Friday, 12 October 2007
A Little more conversation?
(I've even used this column to bang on about it before but that was quite a while ago so I'm hoping the editor won't notice.)
It strikes me that as our society becomes less and less Christian, there is more and more of an onus on all of us to find appropriate ways to give voice to our faith. The idea that we can bear witness to Christ without actually piping up is dangerously misguided.
I know St. Francis of Assisi is a bit of a hero, even among Protestants, but I wish someone had sat on him quick and heavy before he managed to utter, 'Go and preach the gospel. And if you must, use words.' Sure it's a nice line and yes, I get the sentiment behind it - communicating the good news involves far more than being a gob on legs. But these days most of us need little encouragement to clam up when it comes sharing our faith.
In fact I'm rapidly coming to the conclusion that a worrying number of Christians are not only shy about breaking the sound barrier with those who don't share their faith.
In 2005 the Methodist Church published a study book called Time to Talk of God. It seeks to get Methodists talking to each other about God. Apparently it's not a thing that many of them like doing. Perhaps they should consider handing out WWWS wristbands, What Would Wesley Say?
And it's not just Methodists. Earlier this year I led a training session on faith-sharing with a Baptist Church. I used the well-worn exercise of getting the participants to tell each other the story of how they had come to faith.
Normally it's good to get appreciative feedback after speaking at a church. This time however I found myself wishing they hadn't been quite so enthusiastic. 'You know we really enjoyed that. It's the first time we've talked about such things,' they said. I ask you.
What makes it worse is that some of the most innovative and interesting younger Christians are just as hopeless at telling others.
Those involved in the emerging church movement might be pretty hot on incarnating the gospel, seeking to be a gospel community, getting alongside people and showing them (all really, really, really good things) but they don't seem to be at all sure about actually telling people.
This summer I finally got round to reading Velvet Elvis by American emerging church guru Rob Bell. This otherwise excellent volume is decidedly diffident about verbal evangelism.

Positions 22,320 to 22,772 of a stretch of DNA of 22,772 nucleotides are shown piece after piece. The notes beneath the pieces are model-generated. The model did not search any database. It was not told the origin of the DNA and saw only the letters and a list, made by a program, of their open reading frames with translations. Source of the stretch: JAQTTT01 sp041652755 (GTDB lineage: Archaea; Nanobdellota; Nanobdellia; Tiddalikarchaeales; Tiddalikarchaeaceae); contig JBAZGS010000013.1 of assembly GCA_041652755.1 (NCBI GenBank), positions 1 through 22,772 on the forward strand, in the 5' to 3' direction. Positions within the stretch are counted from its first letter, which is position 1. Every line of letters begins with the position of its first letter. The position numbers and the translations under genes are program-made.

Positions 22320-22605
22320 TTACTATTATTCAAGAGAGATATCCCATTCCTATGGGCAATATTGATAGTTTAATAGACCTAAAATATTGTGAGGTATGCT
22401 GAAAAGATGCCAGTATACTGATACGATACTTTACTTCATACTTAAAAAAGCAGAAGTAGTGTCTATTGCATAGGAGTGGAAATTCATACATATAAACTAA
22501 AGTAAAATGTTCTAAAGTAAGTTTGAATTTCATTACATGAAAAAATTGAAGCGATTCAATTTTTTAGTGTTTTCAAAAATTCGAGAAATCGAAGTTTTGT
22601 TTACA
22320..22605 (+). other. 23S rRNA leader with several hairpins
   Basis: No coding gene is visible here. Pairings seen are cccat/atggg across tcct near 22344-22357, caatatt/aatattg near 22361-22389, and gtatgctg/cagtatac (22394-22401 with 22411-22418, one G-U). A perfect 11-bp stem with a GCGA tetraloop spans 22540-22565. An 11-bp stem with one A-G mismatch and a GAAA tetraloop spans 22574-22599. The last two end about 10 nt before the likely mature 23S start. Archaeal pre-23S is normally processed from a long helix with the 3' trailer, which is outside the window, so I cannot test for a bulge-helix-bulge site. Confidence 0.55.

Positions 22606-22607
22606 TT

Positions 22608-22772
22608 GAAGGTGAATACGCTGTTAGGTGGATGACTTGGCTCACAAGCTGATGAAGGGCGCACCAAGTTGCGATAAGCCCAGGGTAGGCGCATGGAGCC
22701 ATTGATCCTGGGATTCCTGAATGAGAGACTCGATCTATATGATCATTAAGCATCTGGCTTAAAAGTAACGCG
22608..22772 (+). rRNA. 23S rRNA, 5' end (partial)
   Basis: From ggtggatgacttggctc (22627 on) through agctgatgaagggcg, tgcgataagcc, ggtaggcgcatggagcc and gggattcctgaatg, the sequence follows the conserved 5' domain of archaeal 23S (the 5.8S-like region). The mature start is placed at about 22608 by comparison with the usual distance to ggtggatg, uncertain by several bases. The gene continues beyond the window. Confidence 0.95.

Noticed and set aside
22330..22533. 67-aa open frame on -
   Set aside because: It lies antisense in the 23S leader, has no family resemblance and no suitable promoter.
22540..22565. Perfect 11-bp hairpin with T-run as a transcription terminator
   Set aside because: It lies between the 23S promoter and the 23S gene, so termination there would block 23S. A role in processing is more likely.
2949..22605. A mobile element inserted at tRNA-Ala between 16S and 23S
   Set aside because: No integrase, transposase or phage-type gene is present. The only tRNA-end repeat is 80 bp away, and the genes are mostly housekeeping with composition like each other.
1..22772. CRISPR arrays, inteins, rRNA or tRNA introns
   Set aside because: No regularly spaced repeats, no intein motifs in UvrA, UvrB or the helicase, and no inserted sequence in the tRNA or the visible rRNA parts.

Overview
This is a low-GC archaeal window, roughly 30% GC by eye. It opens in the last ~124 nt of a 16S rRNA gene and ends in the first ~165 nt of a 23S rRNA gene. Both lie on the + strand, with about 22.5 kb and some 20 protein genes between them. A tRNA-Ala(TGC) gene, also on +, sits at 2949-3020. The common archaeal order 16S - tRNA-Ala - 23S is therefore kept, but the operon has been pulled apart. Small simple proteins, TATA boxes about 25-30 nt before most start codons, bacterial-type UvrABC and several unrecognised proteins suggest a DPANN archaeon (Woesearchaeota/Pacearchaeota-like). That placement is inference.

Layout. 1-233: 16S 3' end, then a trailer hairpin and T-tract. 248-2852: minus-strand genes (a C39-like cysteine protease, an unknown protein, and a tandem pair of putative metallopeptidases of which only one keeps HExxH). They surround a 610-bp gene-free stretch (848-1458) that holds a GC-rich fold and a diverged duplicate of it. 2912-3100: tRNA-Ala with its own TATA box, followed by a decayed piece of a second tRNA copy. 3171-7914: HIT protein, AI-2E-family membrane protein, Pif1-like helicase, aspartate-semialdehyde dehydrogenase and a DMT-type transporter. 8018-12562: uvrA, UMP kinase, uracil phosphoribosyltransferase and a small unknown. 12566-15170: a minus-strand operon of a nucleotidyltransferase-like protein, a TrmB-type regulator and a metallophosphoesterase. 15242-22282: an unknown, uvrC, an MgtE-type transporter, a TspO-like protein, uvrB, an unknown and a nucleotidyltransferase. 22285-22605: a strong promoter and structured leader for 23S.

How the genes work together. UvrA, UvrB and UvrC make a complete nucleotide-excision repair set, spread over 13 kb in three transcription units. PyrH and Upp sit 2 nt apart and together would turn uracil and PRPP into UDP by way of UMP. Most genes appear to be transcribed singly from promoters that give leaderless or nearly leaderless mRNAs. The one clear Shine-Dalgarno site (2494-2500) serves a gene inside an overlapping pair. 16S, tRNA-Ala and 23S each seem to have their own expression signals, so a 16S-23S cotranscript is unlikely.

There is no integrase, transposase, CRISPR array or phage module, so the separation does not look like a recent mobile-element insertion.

I know that some evangelists give the good news a bad name. I know that some evangelistic techniques would have Jesus turning in his grave - if he were still in it. But I'm pretty sure the Holy Spirit wasn't sent to make disciples hesitant.
If others have taken witnessing and screwed it up, straighten it out. If some have got it badly wrong, find ways to get it right. For God's sake don't just stop!
No wonder our wonderful new Christian neighbours from places like Nigeria are bemused by what they see in this country. For them speaking of God is second nature and the importance of telling others is taken for granted.
I'm not suggesting we duplicate their methods or adopt their way of speaking. I am suggesting that they've got something that we've lost. Something precious.
It is probable, humanly speaking, that some of us will live to see the death of more than one historic denomination. Parts of the British church are dying fast. The reasons of course are complex. But this much at least seems obvious: talking a bit more about God ought to help.
My turn to do a month's worth of comment pieces for the Baptist Times' "Outside Edge" column has come round again. I don't reckon I'm up to both a weekly newspaper article and a weekly blog post so I'm copping out. With the agreement of the editor I'm going double up and post my BT article. This means that the blog will have a slightly different feel. To chek out the Baptist times as a whole click here
The weekly poll will continue as usual.